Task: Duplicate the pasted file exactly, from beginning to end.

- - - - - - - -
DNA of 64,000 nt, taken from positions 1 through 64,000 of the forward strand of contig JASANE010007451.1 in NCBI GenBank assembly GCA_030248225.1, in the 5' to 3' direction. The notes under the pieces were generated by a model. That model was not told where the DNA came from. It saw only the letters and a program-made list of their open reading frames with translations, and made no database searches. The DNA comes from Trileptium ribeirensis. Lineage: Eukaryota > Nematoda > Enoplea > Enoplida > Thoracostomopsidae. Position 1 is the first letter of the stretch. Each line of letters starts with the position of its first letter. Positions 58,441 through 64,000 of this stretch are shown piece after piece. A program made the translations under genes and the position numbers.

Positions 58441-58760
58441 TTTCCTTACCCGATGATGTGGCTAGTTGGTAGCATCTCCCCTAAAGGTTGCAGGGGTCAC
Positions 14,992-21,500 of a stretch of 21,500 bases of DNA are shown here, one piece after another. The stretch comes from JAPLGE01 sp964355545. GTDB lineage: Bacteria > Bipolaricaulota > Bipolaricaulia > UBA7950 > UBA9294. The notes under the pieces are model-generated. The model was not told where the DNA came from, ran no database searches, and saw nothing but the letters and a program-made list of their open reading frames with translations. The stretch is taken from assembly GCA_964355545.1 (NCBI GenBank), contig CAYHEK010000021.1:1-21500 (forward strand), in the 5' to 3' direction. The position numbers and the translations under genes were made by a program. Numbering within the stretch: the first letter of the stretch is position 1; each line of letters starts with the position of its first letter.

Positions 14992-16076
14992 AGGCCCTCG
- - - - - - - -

DNA of 64,000 nt, taken from positions 1 through 64,000 of the forward strand of contig JASANE010007451.1 in NCBI GenBank assembly GCA_030248225.1, in the 5' to 3' direction. The notes under the pieces were generated by a model. That model was not told where the DNA came from. It saw only the letters and a program-made list of their open reading frames with translations, and made no database searches. The DNA comes from Trileptium ribeirensis. Lineage: Eukaryota > Nematoda > Enoplea > Enoplida > Thoracostomopsidae. Position 1 is the first letter of the stretch. Each line of letters starts with the position of its first letter. Positions 58,441 through 64,000 of this stretch are shown piece after piece. A program made the translations under genes and the position numbers.

Positions 58441-58760
58441 TTTCCTTACCCGATGATGTGGCTAGTTGGTAGCATCTCCCCTAAAGGTTGCAGGGGTCAC
Positions 14,992-21,500 of a stretch of 21,500 bases of DNA are shown here, one piece after another. The stretch comes from JAPLGE01 sp964355545. GTDB lineage: Bacteria > Bipolaricaulota > Bipolaricaulia > UBA7950 > UBA9294. The notes under the pieces are model-generated. The model was not told where the DNA came from, ran no database searches, and saw nothing but the letters and a program-made list of their open reading frames with translations. The stretch is taken from assembly GCA_964355545.1 (NCBI GenBank), contig CAYHEK010000021.1:1-21500 (forward strand), in the 5' to 3' direction. The position numbers and the translations under genes were made by a program. Numbering within the stretch: the first letter of the stretch is position 1; each line of letters starts with the position of its first letter.

Positions 14992-16076
14992 AGGCCCTCG